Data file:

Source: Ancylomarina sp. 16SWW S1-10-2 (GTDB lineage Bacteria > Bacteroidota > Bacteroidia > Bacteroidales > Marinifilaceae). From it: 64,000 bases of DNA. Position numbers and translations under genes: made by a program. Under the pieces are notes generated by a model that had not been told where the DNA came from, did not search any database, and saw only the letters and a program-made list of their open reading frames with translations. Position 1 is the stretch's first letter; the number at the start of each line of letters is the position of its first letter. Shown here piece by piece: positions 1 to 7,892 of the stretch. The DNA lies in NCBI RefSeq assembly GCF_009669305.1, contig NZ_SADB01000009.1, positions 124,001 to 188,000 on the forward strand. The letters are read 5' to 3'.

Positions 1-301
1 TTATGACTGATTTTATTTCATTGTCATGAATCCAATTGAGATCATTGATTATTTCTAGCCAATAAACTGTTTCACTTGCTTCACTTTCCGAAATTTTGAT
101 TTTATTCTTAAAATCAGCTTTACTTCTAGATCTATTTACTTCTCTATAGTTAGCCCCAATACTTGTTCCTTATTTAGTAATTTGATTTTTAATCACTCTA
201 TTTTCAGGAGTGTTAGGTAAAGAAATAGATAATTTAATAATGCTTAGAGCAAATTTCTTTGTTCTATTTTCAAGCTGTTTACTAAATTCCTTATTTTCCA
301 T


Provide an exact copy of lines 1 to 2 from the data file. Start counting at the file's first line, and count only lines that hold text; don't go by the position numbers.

Source: Ancylomarina sp. 16SWW S1-10-2 (GTDB lineage Bacteria > Bacteroidota > Bacteroidia > Bacteroidales > Marinifilaceae). From it: 64,000 bases of DNA. Position numbers and translations under genes: made by a program. Under the pieces are notes generated by a model that had not been told where the DNA came from, did not search any database, and saw only the letters and a program-made list of their open reading frames with translations. Position 1 is the stretch's first letter; the number at the start of each line of letters is the position of its first letter. Shown here piece by piece: positions 1 to 7,892 of the stretch. The DNA lies in NCBI RefSeq assembly GCF_009669305.1, contig NZ_SADB01000009.1, positions 124,001 to 188,000 on the forward strand. The letters are read 5' to 3'.

Positions 1-301